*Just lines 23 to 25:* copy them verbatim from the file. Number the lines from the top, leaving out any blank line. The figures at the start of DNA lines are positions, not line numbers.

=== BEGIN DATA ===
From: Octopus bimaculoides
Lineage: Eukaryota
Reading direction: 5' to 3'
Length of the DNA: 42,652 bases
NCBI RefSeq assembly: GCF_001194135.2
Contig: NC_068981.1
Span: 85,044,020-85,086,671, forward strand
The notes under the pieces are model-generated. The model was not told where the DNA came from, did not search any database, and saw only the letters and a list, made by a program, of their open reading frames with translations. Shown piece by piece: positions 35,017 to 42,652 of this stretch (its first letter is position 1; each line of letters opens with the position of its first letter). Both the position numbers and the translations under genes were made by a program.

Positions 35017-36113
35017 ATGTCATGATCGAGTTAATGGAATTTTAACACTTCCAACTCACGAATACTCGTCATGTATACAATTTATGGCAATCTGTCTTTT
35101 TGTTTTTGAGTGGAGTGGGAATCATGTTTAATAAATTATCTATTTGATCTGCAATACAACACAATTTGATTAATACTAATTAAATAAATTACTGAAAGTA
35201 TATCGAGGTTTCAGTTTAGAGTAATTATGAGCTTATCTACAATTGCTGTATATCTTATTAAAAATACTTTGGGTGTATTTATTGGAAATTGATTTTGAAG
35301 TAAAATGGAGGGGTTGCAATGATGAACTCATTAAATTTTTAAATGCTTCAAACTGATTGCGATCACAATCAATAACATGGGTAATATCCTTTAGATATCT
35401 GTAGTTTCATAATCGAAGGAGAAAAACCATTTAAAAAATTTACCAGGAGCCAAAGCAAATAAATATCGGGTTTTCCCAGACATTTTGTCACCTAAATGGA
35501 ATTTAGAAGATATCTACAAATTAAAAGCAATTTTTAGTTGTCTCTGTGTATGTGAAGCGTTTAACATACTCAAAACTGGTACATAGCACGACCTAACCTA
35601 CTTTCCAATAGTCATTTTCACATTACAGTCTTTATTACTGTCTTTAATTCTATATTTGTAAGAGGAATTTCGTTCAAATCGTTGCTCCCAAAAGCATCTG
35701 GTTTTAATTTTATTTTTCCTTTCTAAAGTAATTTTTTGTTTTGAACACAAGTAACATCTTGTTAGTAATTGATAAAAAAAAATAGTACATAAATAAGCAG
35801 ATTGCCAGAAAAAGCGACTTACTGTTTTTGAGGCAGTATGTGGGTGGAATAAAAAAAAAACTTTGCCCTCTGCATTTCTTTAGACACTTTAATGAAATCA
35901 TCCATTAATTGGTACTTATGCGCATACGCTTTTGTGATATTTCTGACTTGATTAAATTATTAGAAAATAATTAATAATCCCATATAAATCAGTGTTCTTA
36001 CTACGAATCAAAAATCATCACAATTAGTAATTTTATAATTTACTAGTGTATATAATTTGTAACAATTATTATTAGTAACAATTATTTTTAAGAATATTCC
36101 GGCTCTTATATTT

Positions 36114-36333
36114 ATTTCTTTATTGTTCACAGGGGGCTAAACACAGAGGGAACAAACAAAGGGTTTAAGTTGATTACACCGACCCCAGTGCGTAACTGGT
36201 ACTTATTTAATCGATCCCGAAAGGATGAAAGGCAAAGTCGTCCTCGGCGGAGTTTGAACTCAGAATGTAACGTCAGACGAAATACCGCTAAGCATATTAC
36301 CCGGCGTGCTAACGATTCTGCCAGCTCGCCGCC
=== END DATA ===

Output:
36114 ATTTCTTTATTGTTCACAGGGGGCTAAACACAGAGGGAACAAACAAAGGGTTTAAGTTGATTACACCGACCCCAGTGCGTAACTGGT
36201 ACTTATTTAATCGATCCCGAAAGGATGAAAGGCAAAGTCGTCCTCGGCGGAGTTTGAACTCAGAATGTAACGTCAGACGAAATACCGCTAAGCATATTAC
36301 CCGGCGTGCTAACGATTCTGCCAGCTCGCCGCC